Because of the protocol's huge potential for DDoS attacks, both Cloudflare and NetScout have said that they expect the prevalence of SLP-based DDoS attacks to rise significantly in the coming weeks, once threat actors learn to exploit it. The only good news is that since SLP is transported over port 427, and since it has no business being exposed on the public Internet, like it's for printers and things to find each other, it's a way for a printer to broadcast its existence and be found, so it would only make sense in a LAN context. It's only exposed publicly due to the typical mistakes of having ports exposed that shouldn't be.
Anyway, because it has no business being out on the public Internet, I would expect that many savvier carriers like Cloudflare will already be proactively blocking that port traffic at their borders. They just don't need to allow port 427 stuff to get even close to its targeted victims. There's no reason for it. But that won't help any unprotected targets. So DDoSers have had another arrow added to their quiver. And of course they don't lack for arrows, unfortunately.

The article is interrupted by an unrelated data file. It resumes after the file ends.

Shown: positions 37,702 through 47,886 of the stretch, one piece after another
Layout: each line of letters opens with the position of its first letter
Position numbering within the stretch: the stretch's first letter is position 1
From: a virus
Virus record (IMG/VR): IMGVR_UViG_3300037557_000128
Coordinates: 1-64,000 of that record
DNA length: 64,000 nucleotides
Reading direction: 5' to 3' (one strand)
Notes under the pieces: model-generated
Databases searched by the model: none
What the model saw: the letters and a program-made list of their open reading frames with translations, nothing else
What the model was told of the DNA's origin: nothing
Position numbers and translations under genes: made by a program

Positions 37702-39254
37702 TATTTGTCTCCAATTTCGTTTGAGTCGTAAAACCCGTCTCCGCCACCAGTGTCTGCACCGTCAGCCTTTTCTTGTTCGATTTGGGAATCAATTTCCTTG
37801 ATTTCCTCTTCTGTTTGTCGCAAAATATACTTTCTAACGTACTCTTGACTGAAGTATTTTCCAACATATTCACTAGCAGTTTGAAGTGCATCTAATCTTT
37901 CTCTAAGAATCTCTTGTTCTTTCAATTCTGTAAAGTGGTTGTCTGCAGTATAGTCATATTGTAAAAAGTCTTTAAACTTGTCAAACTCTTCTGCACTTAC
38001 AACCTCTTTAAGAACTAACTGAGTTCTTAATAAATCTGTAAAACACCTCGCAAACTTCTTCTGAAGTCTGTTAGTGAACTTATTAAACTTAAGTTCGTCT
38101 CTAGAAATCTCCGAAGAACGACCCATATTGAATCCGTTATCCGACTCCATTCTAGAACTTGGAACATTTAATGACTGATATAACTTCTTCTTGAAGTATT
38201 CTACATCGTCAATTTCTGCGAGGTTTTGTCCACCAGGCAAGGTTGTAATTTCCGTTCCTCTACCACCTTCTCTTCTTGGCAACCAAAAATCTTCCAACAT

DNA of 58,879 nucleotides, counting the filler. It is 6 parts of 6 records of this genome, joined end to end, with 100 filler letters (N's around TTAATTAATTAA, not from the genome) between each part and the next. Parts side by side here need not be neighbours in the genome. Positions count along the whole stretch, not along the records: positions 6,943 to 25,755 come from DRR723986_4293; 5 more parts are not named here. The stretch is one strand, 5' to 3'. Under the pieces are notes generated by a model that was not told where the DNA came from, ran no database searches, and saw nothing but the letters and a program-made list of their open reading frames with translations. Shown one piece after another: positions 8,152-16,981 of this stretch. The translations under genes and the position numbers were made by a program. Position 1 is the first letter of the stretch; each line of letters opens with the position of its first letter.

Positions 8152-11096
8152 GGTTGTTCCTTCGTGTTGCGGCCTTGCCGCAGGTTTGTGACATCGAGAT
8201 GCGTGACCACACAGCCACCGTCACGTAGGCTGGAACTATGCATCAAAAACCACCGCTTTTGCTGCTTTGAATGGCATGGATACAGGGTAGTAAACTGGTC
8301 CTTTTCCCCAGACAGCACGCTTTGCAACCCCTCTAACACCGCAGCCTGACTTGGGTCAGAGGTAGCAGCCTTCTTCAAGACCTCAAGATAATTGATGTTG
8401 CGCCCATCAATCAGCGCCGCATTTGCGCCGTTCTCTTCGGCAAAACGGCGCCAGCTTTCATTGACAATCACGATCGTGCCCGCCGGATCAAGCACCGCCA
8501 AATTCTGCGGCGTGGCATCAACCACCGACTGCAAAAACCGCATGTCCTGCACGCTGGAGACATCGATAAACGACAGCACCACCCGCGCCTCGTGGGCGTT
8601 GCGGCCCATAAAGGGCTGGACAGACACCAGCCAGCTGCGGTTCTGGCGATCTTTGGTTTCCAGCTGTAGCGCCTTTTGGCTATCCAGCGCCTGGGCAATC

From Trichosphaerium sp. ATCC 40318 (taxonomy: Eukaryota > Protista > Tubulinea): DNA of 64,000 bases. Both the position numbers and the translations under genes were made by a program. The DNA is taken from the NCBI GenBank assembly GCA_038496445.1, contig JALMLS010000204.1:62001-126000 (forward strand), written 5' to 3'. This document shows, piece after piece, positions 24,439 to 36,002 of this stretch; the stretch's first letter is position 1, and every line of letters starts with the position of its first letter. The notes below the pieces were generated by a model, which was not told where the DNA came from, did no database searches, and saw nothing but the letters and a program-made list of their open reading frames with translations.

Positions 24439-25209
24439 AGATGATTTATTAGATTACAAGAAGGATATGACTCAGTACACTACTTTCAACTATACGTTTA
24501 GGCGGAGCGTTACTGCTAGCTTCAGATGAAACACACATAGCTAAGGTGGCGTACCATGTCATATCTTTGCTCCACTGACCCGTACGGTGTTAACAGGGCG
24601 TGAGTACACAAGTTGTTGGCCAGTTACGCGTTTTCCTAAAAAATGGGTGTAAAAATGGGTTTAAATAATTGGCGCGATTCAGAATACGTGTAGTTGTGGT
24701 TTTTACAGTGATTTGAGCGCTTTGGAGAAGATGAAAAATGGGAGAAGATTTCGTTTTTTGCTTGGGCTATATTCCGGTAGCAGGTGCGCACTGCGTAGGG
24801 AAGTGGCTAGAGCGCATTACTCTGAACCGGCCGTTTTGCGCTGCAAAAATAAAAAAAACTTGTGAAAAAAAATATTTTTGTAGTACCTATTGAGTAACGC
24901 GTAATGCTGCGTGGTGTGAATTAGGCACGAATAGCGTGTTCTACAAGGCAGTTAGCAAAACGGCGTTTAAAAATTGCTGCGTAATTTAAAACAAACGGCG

Google Authenticator, which was first released 13 years ago in 2010, has just been updated with an extremely useful new feature which I've had in my favored iOS OTP Auth app from the start: Cloud backup. In their announcement of this groundbreaking technology, they wrote: "One major piece of feedback we've heard from users over the years was the complexity in dealing with lost or stolen devices that had Google Authenticator installed. Since one-time codes in Authenticator were only stored on a single device, a loss of that device meant that users lost their ability to sign into any service on which they'd set up two-factor authentication using Authenticator." Very much like using Twitter to log on.